This ad is displayed using third party content and we do not control its accessibility features.
Close Banner
This ad is displayed using third party content and we do not control its accessibility features.

Here's How To Breathe New Life Into Old Clothes (No Sewing Skills Required)

Griffin Vanze
Written by
Photo by Stocksy

Ever think that your closet is filled with too much junk? It turns out your clutter could be harming more than your feng shui; it may actually be making you less happy.

After launching a sustainable fashion startup, AEON ROW, I surveyed consumers to find out how their closets actually affect their lives. It turns out that 70 percent of our audience reported feeling like they would be happier if their closets contained fewer clothes. "Less is more" has always been a saying in fashion, but these days it might just be the key to emotional well-being, too.

If you're looking to downsize, even by just a shirt or two, there are plenty of resources that detail how to decide what stays and what goes. But there aren't as many that speak to what you should do with the clothes that don't make the cut. If a piece of clothing is in good shape, selling, trading, or donating it are all great options. But what can you do with worn-out clothing?

For the love of all that is holy, do not throw it in the trash. In the United States alone, 11 million tons of clothing goes to landfills annually, representing years of human labor, millions of gallons of water, and kilowatts of wasted energy. Worn-out clothing still has purpose and value, and the last place it should be going is to a garbage dump. Instead, try these simple ideas to impart your old clothes with new life.

Hack it.

Just because a clothing item is worn out doesn't mean all of it is useless. Try to imagine another clothing item it could become without the worn-out sections. Long-sleeve shirt with a hole in the elbow? Have a tailor shorten the sleeves to make it a short-sleeve or sleeveless top.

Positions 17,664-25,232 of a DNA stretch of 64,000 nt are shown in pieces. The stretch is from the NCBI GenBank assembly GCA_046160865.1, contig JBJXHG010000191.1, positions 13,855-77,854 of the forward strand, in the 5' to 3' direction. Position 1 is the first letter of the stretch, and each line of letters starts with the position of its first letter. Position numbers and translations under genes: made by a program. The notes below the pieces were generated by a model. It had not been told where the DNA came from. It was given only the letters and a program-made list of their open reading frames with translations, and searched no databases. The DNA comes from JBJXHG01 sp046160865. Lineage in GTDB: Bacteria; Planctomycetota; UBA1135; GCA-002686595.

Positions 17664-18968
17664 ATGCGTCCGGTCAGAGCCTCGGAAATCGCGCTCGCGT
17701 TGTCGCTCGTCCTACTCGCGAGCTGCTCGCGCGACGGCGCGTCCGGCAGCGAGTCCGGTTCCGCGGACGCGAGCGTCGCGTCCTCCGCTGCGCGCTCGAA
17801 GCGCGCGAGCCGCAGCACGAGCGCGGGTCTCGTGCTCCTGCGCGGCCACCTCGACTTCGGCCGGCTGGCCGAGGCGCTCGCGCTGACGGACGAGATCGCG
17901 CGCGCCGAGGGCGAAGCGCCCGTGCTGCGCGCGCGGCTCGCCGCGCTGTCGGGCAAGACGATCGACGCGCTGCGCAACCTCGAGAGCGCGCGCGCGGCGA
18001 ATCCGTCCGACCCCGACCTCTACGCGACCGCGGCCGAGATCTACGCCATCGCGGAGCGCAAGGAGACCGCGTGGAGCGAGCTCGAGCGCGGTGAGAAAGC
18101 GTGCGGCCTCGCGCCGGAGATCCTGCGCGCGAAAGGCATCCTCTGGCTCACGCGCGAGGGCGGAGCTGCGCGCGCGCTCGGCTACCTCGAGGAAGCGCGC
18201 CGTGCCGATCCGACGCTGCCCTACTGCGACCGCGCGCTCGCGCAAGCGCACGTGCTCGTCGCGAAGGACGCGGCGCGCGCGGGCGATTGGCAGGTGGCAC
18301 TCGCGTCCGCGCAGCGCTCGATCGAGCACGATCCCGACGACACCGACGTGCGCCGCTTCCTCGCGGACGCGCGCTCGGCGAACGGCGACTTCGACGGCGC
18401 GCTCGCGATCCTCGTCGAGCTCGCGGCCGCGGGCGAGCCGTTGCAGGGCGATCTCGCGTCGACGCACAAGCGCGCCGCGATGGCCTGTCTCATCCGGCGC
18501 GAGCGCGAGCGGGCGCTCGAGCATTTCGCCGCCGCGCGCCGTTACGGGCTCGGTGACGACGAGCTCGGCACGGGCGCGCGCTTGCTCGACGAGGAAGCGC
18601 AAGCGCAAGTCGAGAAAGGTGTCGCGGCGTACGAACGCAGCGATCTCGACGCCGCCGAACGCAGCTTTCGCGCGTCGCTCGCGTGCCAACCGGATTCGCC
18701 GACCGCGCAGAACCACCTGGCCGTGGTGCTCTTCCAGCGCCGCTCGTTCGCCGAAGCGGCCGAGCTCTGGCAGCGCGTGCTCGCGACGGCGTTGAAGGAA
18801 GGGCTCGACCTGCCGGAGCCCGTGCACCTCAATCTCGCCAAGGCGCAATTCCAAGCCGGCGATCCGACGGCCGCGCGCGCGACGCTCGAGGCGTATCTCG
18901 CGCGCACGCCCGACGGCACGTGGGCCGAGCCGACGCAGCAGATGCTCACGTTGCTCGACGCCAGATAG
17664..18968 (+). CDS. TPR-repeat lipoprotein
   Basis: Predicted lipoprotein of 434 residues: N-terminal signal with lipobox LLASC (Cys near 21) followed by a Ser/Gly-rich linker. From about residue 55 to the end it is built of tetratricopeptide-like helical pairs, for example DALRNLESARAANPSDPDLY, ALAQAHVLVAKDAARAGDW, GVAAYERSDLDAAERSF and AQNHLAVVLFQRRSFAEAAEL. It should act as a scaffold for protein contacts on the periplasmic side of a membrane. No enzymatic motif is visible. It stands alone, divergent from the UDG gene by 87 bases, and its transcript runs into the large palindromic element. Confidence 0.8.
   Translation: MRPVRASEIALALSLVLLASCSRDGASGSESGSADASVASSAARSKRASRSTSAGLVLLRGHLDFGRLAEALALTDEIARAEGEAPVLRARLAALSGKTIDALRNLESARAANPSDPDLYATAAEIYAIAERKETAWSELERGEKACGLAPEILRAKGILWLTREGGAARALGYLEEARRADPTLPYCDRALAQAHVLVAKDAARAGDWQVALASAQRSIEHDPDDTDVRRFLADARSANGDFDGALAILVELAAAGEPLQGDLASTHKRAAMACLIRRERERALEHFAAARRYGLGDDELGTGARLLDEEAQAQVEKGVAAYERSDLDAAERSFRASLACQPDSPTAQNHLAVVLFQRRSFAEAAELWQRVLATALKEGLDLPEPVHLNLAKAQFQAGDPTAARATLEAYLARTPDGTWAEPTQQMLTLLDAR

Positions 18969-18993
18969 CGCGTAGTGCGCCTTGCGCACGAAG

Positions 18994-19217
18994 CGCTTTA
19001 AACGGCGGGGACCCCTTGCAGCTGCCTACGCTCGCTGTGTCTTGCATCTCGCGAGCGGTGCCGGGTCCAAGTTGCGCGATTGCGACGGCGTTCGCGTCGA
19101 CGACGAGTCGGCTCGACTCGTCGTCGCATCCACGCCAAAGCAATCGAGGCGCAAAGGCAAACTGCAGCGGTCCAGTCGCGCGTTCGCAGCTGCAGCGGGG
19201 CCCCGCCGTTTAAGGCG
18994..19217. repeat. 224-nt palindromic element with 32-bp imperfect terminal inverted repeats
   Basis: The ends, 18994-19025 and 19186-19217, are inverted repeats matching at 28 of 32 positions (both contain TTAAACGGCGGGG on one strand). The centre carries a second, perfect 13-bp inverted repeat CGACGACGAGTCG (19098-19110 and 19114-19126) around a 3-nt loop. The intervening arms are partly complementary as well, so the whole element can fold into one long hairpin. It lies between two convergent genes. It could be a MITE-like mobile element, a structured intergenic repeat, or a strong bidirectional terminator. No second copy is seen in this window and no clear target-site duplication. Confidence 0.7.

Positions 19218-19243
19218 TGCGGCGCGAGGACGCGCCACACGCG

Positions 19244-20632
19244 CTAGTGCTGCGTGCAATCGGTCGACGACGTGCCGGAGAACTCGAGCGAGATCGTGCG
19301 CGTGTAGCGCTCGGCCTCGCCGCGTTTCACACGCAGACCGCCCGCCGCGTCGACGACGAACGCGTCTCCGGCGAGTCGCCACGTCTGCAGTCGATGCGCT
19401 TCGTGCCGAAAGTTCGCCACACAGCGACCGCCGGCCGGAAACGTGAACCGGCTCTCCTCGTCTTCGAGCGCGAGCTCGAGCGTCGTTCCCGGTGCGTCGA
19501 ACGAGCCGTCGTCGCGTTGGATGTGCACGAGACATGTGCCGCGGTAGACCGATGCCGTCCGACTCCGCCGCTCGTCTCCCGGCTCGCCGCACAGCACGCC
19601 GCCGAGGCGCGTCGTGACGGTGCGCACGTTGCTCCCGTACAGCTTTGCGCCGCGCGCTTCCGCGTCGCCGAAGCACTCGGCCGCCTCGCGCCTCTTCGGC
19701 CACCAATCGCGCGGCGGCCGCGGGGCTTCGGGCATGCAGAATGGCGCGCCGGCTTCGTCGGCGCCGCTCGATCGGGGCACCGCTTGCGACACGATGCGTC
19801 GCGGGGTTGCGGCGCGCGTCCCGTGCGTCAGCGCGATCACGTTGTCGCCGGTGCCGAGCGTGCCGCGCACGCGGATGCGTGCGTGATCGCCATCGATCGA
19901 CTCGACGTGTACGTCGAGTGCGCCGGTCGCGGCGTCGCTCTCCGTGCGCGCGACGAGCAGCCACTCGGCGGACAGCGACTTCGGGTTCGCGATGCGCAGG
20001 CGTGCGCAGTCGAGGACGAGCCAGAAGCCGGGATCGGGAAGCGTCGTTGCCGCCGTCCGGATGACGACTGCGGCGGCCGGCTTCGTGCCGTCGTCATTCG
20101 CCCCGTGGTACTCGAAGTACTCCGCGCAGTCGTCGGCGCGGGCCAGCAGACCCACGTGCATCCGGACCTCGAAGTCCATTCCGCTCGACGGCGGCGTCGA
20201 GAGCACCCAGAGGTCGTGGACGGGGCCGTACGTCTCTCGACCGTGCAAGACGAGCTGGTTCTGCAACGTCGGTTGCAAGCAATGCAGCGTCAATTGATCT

Hacking can also apply for thinking about new situations in which you wear the worn-out item. Got a stain on a sweater that won't come out? Good news: Now you have a work shirt for when you need to clean or paint your place. With a little creative thinking, it's easy to add style and utility to your current wardrobe.

Repurpose it.

Some clothes just don't lend themselves to being hacked, and that's OK because the beauty of fabric is that it can make so many different things. The most obvious and practical solution for repurposing old clothing is turning them into rags for household chores like dusting, cleaning the floor, or polishing leather bags and accessories. The added benefit of creating rags is that, depending on what you use them for, they can also reduce your consumption of disposable one-time-use items like paper towels. It's an easy win-win for your closet and your footprint.

Some more imaginative ways to get your DIY on include cutting up old towels into strips and making a braided bathmat and fashioning a throw pillow cover out of a wool sweater. You can even use the sweater's buttons as the opening!

Recycle it.

When all else fails, it's time to turn to recycling experts who can help you figure out the best next life for your old clothing.

At AEON ROW, we want to empower customers to take closing the loop on clothing waste into their own hands, so we offer customers the opportunity to recycle one clothing item for each item purchased. And to show our thanks, we give them 15 percent off a future purchase. Some larger clothing companies are now offering in-store recycling, too. The North Face will take any clothing you don't want and offer $10 off a purchase of $100, and Madewell will give you $20 off a new pair of jeans when you recycle your old ones.

Once an old clothing item is collected to be recycled, there are lots of possibilities for what it can become. For one, it can be transformed into recycled yarn for new clothing, insulation for buildings, carpet padding, or even rubberized playground material. Regardless of what it becomes, what's important is that it won't become trash.

Remember that charting a path to closet happiness isn't a one-and-done ordeal. It's an ongoing practice that you can and should be incorporating into your shopping mentality. When you head to the store, think about replacing clothing as opposed to amassing it.

Fashion is inspiring because it's a delightful medium for expressing yourself and your values as an individual. Editing your closet and getting rid of your old clothing is part of that process. It's an extension of your self-expression. Make it count.

Griffin Vanze author page.
Griffin Vanze

Griffin Vanze is the Founder and CEO of AEON ROW, a sustainable fashion brand for women that offers effortless, cool looks, made from revived fabrics, at affordable prices. Follow AEON ROW’s feed on Instagram: @aeonrow